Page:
A Wells Fargo bank manager tried to warn the head of the company’s regional banking unit of an improperly created customer account in January 2006, five years earlier than the bank has said its board first learned of abuses at its branches.
In recent months, the discovery of as many as 2 million improperly created accounts has widened into a public scandal for Wells Fargo, one of the country’s largest banks by assets. Some lawmakers, including Sen. Elizabeth Warren of Massachusetts and Rep. Roger Williams of Texas, have called for CEO John Stumpf to step down. A letter written in 2005 and obtained by VICE News details unethical practices that occurred at Washington state branches of the bank, suggesting the conduct began years before previously understood.
Dennis Hambek, a former branch manager in West Yakima, Washington, sent a certified letter in January 2006 to Carrie Tolstedt, then Wells Fargo’s head of regional banking, outlining unethical “gaming” activity at area branches. In 2007, Tolstedt was made the company’s head of community banking, the division where many of the unethical practices occurred.
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Hambek says a customer named Bill Moore came to his branch in July 2005 after he learned that a different Wells Fargo branch had opened checking, savings, and debit-card accounts in his name without his authorization. Hambek asked Moore to write out details of his complaint. Then, Hambek says, he reported the ethics violation to the bank’s investigations department and called a hotline employees were encouraged to use to report misconduct. He says no action was taken.
Six months later, Hambek sent the certified letter explaining what he had seen to Tolstedt. “I would hope that this type of management is only occurring in Washington and not throughout Wells Fargo,” he wrote.
On Sept. 8 of this year, Wells Fargo was fined $185 million to resolve claims that employees created bank and credit card accounts for customers without their consent, among other unethical banking practices. Former employees blamed a high-pressure sales culture and unattainable sales goals for their actions. Some fraudulent accounts generated fees, leaving customers to deal with consequences including collections calls and damaged credit.
The bank agreed to the fines without admitting to or denying the accusations and said that since 2011 it has fired more than 5,300 low-level employees for engaging in improper sales practices. Stumpf testified at a House Financial Services Committee hearing Sept. 29 that the company board got “reports at a committee level, at a high level, about ethics lines requests or information” as early as 2011.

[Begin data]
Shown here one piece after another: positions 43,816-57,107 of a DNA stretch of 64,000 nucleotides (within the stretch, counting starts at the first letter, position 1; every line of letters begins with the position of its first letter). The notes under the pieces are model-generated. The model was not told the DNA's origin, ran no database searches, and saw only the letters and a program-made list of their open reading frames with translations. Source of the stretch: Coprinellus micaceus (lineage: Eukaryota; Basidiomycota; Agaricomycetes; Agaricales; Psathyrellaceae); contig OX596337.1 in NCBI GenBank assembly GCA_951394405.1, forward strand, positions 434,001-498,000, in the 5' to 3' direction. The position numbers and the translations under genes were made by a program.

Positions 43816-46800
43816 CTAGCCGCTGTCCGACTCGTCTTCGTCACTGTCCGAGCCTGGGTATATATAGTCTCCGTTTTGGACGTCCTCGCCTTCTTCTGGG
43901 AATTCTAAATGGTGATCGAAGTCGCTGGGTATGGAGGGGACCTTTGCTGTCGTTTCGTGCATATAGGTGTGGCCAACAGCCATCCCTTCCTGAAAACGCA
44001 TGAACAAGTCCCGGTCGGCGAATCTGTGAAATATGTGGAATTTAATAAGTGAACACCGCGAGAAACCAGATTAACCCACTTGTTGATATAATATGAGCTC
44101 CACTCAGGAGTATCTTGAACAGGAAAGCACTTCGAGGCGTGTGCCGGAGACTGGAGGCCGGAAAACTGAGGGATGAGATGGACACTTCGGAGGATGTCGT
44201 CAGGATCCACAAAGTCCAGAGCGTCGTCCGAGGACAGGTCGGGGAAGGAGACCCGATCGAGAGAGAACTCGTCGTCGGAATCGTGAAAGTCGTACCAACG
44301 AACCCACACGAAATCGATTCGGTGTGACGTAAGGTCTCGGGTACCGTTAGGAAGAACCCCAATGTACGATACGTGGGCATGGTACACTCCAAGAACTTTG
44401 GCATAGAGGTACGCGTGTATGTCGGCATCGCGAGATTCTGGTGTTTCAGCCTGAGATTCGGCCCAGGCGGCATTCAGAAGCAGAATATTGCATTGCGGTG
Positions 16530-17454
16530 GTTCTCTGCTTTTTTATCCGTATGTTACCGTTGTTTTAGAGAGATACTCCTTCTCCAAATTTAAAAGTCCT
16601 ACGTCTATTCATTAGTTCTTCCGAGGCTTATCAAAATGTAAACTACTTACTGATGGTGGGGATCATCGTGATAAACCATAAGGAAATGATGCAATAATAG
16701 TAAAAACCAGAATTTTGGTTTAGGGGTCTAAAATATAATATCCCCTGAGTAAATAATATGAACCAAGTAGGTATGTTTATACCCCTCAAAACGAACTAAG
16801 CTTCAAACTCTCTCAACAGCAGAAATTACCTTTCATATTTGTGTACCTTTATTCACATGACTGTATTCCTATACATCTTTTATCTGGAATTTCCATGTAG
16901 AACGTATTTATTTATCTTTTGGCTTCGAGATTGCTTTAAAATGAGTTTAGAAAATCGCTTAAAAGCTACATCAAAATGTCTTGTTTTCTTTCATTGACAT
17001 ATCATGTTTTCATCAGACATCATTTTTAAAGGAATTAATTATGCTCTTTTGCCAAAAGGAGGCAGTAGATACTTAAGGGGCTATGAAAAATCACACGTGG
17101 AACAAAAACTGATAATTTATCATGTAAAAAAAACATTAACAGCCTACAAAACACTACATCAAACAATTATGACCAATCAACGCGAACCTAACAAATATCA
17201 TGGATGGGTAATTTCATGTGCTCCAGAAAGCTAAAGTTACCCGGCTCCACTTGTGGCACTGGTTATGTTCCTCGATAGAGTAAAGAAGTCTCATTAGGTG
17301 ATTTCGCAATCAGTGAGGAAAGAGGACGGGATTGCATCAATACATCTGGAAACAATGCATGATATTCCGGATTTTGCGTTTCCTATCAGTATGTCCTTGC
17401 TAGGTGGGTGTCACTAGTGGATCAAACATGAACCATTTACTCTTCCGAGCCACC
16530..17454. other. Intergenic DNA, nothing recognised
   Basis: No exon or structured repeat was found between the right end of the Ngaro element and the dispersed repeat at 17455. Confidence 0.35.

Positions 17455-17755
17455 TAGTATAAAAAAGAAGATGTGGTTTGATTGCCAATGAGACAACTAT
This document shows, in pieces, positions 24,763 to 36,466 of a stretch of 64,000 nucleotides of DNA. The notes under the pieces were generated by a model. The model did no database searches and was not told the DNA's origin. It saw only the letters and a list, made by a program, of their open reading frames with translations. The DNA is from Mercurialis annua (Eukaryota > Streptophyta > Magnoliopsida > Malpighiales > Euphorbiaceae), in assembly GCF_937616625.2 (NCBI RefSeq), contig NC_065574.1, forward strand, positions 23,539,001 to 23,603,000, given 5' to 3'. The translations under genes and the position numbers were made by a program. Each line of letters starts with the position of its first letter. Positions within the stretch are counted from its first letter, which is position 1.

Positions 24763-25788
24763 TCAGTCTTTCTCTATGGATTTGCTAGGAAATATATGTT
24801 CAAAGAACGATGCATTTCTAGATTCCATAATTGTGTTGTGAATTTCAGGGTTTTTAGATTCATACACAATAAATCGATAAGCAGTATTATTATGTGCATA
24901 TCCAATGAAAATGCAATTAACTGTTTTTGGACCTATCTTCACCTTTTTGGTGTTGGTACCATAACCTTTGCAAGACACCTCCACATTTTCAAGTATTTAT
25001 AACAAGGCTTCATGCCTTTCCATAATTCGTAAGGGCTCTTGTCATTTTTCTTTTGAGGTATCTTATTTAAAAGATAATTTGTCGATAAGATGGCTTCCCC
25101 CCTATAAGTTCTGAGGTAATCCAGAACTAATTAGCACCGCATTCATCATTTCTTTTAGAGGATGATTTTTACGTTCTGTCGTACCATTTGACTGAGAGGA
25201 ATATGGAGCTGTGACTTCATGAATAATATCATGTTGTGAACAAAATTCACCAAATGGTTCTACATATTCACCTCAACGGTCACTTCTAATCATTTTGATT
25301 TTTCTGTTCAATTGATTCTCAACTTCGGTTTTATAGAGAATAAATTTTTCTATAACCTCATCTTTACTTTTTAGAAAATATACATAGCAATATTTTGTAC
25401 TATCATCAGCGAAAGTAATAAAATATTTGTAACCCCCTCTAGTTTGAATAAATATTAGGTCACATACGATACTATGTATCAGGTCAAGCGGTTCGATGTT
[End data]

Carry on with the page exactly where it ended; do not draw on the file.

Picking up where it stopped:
Hambek’s two-page letter was addressed to Tolstedt at Wells Fargo’s San Francisco headquarters. It was signed upon receipt on Jan. 30, 2006, but the signature is illegible. We were unsuccessful in our attempts to reach Tolstedt to confirm whether she received or read the letter.
Bill Moore got a letter in July 2005 notifying him of new checking and savings accounts. He says he promptly stormed into Wells Fargo’s West Yakima branch to demand an explanation.
Hambek, the branch manager, examined Moore’s account. Moore had applied for a mortgage with Wells Fargo at a local branch that year but he says he had no other business with the bank. Hambek looked at Moore’s customer profile and discovered that the Wells Fargo employee who opened Moore’s checking and savings accounts had entered Moore’s driver’s license number as “MOOREWF00000” and the date of issuance as Jan. 1, 2000, a date when the Washington State Department of Licensing would have been closed.
“Known to Banker” was entered as a secondary form of identification, even though Moore told Hambek he had never met with a banker to discuss a personal banking account.
Suspecting fraud, Hambek asked Moore to write a letter detailing the sequence of events. “A checking and savings account was opened in my name that I did not authorize,” Moore’s note says. “I did not sign any checking paper.”
Wells Fargo announced in July that Tolstedt would step down as the head of community banking, after the bank had been notified internally of a federal investigation into its sales practices but before the investigation had been made public. The company then said Tolstedt would stay on until the end of 2016, when she would retire.
Stumpf said Tolstedt’s retirement was voluntary and praised her as “a standard-bearer of our culture” and “a champion for our customers” in the July 12 release announcing her decision.
But on Sept. 27, Wells Fargo quietly issued a press release stating that Tolstedt had left the bank and would forfeit outstanding equity valued at roughly $19 million. Wells Fargo declined to comment about Tolstedt’s abrupt departure from the company.